Reminiscing my textbook definitions during graduation, all I ever read about linear data structures was that, they have elements placed adjacent to each other. Now, I curse myself for not being able to understand the inners of the concept rather than trying to perceive the whole thing at superficial level.

As I dig through this, I see that there are two aspects to the term linear. One is at the physical level (in bits and bytes of memory), other at the logical level (concerning the data structures used). At the logical level we talk about data structures as being linear or non linear. But in reality, at the physical level, computer memory is always linear i.e one memory block adjacent to other.

The concept of non linearity is (usually) implemented with the help of pointers that connect other memory chunks by storing their addresses. Technically, implementing pointers at the physical level is somehow helping us to understand non linearity at the logical level implementation of data structures. Assuming so, I was stumped at this point, wondering why a linked list is considered linear in spite of the nodes never being physically adjacent.

After an overwhelming head-breaking session, I started to see this differently. The terms linear and non linear are purely meant to be viewed at the logical level when used along side data structures. If a list is being used, irrespective of whether it is an array implementation or a linked list implementation, it should only be perceived as a data structure that stores elements adjacently (logically, abstract picture) and hence it is linear.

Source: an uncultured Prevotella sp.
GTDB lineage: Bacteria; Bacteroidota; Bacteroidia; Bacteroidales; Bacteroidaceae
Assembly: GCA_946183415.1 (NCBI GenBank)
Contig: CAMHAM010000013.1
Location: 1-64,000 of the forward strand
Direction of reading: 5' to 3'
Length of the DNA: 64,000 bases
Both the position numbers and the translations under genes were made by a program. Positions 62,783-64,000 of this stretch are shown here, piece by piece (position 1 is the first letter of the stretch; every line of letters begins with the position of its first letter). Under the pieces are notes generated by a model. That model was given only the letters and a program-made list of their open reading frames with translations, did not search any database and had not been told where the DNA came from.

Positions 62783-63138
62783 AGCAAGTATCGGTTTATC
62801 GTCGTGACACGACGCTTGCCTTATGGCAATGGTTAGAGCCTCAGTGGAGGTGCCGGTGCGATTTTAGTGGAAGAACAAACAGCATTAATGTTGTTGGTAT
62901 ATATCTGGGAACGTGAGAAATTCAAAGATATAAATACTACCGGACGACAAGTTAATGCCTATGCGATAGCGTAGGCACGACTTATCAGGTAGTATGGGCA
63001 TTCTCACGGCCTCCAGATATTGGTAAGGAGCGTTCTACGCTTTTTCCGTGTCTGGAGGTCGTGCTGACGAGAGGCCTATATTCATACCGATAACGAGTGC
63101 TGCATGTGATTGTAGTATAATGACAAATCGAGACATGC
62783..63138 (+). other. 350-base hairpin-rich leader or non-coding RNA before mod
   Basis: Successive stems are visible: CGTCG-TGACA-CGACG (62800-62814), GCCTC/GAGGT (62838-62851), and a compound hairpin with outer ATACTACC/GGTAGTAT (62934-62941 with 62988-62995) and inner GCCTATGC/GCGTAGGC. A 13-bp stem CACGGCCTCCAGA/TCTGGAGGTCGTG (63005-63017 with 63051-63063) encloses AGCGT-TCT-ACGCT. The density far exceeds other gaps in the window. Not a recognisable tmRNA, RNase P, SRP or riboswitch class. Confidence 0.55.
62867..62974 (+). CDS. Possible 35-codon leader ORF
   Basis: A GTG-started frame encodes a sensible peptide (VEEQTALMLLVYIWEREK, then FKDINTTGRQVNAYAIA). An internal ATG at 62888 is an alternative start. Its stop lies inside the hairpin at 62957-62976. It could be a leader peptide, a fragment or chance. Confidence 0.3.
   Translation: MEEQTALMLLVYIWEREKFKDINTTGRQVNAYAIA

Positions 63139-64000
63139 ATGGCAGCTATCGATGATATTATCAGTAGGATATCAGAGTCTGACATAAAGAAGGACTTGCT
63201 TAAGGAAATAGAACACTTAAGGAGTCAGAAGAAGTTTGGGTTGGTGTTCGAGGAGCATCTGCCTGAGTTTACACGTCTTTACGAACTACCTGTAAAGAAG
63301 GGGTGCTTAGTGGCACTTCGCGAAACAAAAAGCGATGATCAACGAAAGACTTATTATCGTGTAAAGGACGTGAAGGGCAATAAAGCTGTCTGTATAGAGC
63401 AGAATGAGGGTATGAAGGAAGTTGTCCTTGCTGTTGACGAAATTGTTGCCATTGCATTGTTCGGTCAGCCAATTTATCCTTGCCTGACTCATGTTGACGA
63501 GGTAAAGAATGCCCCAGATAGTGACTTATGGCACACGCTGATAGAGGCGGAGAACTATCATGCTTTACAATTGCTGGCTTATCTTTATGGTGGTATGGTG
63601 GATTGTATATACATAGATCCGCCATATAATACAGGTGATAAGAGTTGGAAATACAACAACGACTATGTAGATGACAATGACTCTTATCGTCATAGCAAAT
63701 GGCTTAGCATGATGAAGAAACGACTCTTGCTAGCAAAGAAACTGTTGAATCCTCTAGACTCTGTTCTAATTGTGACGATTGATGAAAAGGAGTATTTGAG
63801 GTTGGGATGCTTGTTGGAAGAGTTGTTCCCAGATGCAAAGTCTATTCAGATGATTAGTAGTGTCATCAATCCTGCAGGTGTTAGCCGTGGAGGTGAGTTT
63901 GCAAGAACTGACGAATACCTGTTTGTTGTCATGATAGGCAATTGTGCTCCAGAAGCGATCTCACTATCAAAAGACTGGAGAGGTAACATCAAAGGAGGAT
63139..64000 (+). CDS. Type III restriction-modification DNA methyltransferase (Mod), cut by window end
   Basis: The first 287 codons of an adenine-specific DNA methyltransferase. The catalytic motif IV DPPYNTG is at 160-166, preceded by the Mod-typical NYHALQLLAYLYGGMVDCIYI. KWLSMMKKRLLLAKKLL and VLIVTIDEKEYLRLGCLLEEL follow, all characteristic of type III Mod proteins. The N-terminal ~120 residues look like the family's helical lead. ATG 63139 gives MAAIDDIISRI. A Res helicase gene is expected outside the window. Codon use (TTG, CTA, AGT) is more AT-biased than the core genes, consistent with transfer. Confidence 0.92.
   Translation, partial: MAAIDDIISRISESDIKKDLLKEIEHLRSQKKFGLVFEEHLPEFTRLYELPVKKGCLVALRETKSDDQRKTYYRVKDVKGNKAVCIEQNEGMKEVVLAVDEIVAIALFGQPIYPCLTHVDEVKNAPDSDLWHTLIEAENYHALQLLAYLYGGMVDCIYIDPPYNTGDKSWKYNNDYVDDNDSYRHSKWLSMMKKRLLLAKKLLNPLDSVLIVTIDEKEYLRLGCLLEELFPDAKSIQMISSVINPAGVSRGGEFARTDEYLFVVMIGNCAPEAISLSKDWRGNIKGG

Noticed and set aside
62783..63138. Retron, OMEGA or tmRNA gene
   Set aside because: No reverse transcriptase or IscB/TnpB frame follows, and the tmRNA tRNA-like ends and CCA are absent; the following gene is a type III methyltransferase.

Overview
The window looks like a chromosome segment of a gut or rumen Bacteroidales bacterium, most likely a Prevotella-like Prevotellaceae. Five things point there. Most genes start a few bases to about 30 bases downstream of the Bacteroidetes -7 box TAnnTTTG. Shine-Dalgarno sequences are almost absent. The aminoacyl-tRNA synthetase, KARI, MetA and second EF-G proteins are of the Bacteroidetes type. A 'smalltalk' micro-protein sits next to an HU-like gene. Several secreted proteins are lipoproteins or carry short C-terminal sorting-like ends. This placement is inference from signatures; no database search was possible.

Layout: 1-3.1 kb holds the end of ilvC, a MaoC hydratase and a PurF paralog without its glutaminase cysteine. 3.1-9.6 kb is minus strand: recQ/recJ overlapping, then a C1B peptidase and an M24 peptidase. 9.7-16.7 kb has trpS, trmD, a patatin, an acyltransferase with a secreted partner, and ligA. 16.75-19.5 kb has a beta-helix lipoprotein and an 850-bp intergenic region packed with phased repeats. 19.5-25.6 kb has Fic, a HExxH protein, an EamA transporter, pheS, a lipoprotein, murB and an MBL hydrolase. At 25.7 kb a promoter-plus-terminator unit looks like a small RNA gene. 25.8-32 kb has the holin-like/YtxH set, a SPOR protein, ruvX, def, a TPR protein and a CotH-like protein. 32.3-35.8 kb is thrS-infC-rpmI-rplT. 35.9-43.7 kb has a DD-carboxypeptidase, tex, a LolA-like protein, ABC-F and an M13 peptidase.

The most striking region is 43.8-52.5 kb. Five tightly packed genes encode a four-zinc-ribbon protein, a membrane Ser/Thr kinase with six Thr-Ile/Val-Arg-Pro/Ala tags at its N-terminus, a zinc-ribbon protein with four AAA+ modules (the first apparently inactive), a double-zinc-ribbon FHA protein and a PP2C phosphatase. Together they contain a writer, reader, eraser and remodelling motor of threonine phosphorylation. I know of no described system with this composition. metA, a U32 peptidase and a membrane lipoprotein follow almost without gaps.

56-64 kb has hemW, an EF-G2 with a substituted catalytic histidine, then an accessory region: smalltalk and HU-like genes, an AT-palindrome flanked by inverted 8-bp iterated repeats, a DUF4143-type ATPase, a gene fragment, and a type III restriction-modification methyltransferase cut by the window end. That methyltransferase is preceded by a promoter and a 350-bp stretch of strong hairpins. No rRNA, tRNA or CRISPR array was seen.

If the confusion still lasts, there is this thumb rule that you can take help of, to recheck if a data structure is linear or non linear. If you are required to

**sequentially**traverse through all the elements of a data structure to access its nth element, then the data structure is linear. Else it is non-linear.*Example*: Stacks, Queues, Lists are always linear. Irrespective of whether they are implemented using pointers or arrays, you need to

**sequentially**traverse through the whole data structure to access the nth element which is not so in the case of trees and graphs wherein to access one element, traversing a specific branch might suffice.